If a court-martial has jurisdiction to try an officer or soldier for a crime, its judgment will be accorded the finality and conclusiveness as to the issues involved which attend the judgments of a civil court in a case of which it may legally take cognizance; x x x and restricting our decision to the above question of double jeopardy, we judge that, consistently with the above act of 1902, and for the reasons stated, the plaintiff in error, a soldier in the Army, having been acquitted of the crime of homicide, alleged to have been committed by him in the Philippines, by a military court of competent jurisdiction, proceeding under the authority of the United States, could not be subsequently tried for the same offense in a civil court exercising authority in that territory.33 (Emphasis supplied.)

Hence, as extensively discussed above, the General Court Martial is a court within the strictest sense of the word and acts as a criminal court. On that premise, certain provisions of the Revised Penal Code, insofar as those that are not provided in the Articles of War and the Manual for Courts-Martial, can be supplementary. Under Article 10 of the Revised Penal Code:

Art. 10. Offenses not subject to the provisions of this Code. - Offenses which are or in the future may be punishable under special laws are not subject to the provisions of this Code. This Code shall be supplementary to such laws, unless the latter should specially provide the contrary.

A special law is defined as a penal law which punishes acts not defined and penalized by the Revised Penal Code.34 In the present case, petitioner was charged with and convicted of Conduct Unbecoming an Officer and Gentleman (96th Article of War) and Violation of the 97th Article of War, or Conduct Prejudicial to Good Order and Military Discipline, both of which are not defined and penalized under the Revised Penal Code. The corresponding penalty imposed by the General Court Martial, which is two (2) years of confinement at hard labor is penal in nature. Therefore, absent any provision as to the application of a criminal concept in the implementation and execution of the General Court Martial's decision, the provisions of the Revised Penal Code, specifically Article 29 should be applied. In fact, the deduction of petitioner's period of confinement to his sentence has been recommended in the Staff Judge Advocate Review, thus:

x x x Recommend that the sentence be approved. The PNP custodial facility in Camp Crame, Quezon City, is the appropriate place of confinement. The period of confinement from 18 October 2004 shall be credited in his favor and deducted from the two (2) years to which the accused was sentenced. Thus, confinement will expire on 18 October 2006. Considering that the period left not served is less than one (1) year, confinement at the National Penitentiary is no longer appropriate.35 (Emphasis supplied.)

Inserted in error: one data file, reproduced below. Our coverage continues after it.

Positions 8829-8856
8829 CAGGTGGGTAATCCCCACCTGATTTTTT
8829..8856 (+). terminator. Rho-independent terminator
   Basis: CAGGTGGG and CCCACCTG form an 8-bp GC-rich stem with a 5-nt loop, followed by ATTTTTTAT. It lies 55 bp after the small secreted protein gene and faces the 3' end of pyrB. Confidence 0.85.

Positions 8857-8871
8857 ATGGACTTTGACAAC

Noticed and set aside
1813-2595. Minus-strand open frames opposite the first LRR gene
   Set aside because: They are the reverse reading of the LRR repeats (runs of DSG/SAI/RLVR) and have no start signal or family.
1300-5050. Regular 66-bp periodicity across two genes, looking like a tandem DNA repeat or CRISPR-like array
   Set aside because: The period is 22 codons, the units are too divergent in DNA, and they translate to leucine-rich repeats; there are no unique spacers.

The above was reiterated in the Action of the Reviewing Authority, thus:

In the foregoing General Court-Martial case of People of the Philippines versus MGEN. CARLOS F. GARCIA 0-5820 AFP (now Retired), the verdict of GUILTY is hereby approved.

The sentence to be dishonorably discharged from the service; to forfeit all pay and allowances due and to become due; and to be confined at hard labor at such place as the reviewing authority may direct for a period of two (2) years is also approved.

Considering that the Accused has been in confinement since 18 October 2004, the entire period of his confinement since 18 October 2004 will be credited in his favor. Consequently, his two (2) year sentence of confinement will expire on 18 October 2006.

The proper place of confinement during the remaining unserved portion of his sentence is an official military detention facility.1wphi1 However, the Accused is presently undergoing trial before the Sandiganbayan which has directed that custody over him be turned over to the civilian authority and that he be confined in a civilian jail or detention facility pending the disposition of the case(s) before said Court. For this reason, the Accused shall remain confined at the PNP's detention facility in Camp Crame, Quezon City. The Armed Forces of the Philippines defers to the civilian authority on this matter.

Should the Accused be released from confinement upon lawful orders by the Sandiganbayan before the expiration of his sentence adjudged by the military court, the Provost Marshal General shall immediately take custody over the Accused, who shall be transferred to and serve the remaining unserved portion thereof at the ISAFP detention facility in Camp General Emilio Aguinaldo, Quezon City.36 (Emphasis supplied.)